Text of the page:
At lunch next day there were very nice pies, crayfish, and mutton cutlets; and while we were eating, Nikanor, the cook, came up to ask what the visitors would like for dinner. He was a man of medium height, with a puffy face and little eyes; he was close-shaven, and it looked as though his moustaches had not been shaved, but had been pulled out by the roots. Alehin told us that the beautiful Pelagea was in love with this cook. As he drank and was of a violent character, she did not want to marry him, but was willing to live with him without. He was very devout, and his religious convictions would not allow him to "live in sin"; he insisted on her marrying him, and would consent to nothing else, and when he was drunk he used to abuse her and even beat her. Whenever he got drunk she used to hide upstairs and sob, and on such occasions Alehin and the servants stayed in the house to be ready to defend her in case of necessity.
We began talking about love.
"How love is born," said Alehin, "why Pelagea does not love somebody more like herself in her spiritual and external qualities, and why she fell in love with Nikanor, that ugly snout -- we all call him 'The Snout' -- how far questions of personal happiness are of consequence in love -- all that is known; one can take what view one likes of it. So far only one incontestable truth has been uttered about love: 'This is a great mystery.' Everything else that has been written or said about love is not a conclusion, but only a statement of questions which have remained unanswered. The explanation which would seem to fit one case does not apply in a dozen others, and the very best thing, to my mind, would be to explain every case individually without attempting to generalize. We ought, as the doctors say, to individualize each case."
"Perfectly true," Burkin assented.
"We Russians of the educated class have a partiality for these questions that remain unanswered. Love is usually poeticized, decorated with roses, nightingales; we Russians decorate our loves with these momentous questions, and select the most uninteresting of them, too. In Moscow, when I was a student, I had a friend who shared my life, a charming lady, and every time I took her in my arms she was thinking what I would allow her a month for housekeeping and what was the price of beef a pound. In the same way, when we are in love we are never tired of asking ourselves questi ons: whether it is honourable or dishonourable, sensible or stupid, what this love is leading up to, and so on. Whether it is a good thing or not I don't know, but that it is in the way, unsatisfactory, and irritating, I do know."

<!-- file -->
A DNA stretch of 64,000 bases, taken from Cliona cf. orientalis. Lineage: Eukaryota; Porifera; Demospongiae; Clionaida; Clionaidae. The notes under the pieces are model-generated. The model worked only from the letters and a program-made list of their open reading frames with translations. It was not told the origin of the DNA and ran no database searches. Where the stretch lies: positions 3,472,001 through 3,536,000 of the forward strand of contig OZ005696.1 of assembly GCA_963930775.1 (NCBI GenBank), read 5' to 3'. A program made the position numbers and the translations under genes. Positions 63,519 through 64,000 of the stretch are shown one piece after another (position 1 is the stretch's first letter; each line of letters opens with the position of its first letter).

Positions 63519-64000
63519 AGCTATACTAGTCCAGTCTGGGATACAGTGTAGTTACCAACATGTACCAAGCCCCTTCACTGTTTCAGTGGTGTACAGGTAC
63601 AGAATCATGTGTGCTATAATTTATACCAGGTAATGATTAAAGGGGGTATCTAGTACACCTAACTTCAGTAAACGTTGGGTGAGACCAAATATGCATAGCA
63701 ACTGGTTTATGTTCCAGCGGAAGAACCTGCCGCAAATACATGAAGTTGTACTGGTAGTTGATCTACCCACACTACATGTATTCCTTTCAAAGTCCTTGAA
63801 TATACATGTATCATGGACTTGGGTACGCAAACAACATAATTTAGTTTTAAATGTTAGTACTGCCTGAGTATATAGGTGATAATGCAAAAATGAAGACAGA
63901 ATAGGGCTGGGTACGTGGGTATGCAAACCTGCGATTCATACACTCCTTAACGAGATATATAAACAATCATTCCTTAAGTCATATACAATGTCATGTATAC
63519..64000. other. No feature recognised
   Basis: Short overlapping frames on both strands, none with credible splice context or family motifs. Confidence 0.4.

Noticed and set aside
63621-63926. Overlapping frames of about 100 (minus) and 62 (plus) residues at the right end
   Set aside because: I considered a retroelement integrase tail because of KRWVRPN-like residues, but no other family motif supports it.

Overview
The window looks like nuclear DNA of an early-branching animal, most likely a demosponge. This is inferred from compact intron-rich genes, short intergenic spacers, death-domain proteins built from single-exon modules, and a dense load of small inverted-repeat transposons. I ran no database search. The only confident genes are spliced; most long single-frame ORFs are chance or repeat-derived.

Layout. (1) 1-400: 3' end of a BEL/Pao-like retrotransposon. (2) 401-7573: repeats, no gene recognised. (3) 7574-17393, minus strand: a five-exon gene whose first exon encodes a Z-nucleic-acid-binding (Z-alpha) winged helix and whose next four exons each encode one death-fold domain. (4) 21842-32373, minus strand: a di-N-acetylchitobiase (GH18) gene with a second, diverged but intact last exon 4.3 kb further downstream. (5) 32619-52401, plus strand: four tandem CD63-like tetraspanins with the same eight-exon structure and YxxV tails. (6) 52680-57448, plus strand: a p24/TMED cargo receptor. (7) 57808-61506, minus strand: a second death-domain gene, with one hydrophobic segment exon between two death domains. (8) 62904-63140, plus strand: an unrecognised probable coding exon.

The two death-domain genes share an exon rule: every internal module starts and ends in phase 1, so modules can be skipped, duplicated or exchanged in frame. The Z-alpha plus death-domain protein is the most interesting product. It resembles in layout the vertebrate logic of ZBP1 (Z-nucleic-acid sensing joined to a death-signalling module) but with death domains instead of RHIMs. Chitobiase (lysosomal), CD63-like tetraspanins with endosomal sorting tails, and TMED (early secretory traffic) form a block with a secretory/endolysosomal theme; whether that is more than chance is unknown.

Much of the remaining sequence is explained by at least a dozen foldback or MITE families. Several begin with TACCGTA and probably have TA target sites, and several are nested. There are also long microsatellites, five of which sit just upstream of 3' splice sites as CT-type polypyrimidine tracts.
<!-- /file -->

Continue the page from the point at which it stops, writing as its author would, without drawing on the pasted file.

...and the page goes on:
It looked as though he wanted to tell some story. People who lead a solitary existence always have something in their hearts which they are eager to talk about. In town bachelors visit the baths and the restaurants on purpose to talk, and sometimes tell the most interesting things to bath attendants and waiters; in the country, as a rule, they unbosom themselves to their guests. Now from the window we could see a grey sky, trees drenched in the rain; in such weather we could go nowhere, and there was nothing for us to do but to tell stories and to listen.
"I have lived at Sofino and been farming for a long time," Alehin began, "ever since I left the University. I am an idle gentleman by education, a studious person by disposition; but there was a big debt owing on the estate when I came here, and as my father was in debt partly because he had spent so much on my education, I resolved not to go away, but to work till I paid off the debt. I made up my mind to this and set to work, not, I must confess, without some repugnance. The land here does not yield much, and if one is not to farm at a loss one must employ serf labour or hired labourers, which is almost the same thing, or put it on a peasant footing -- that is, work the fields oneself and with one's family. There is no middle path. But in those days I...
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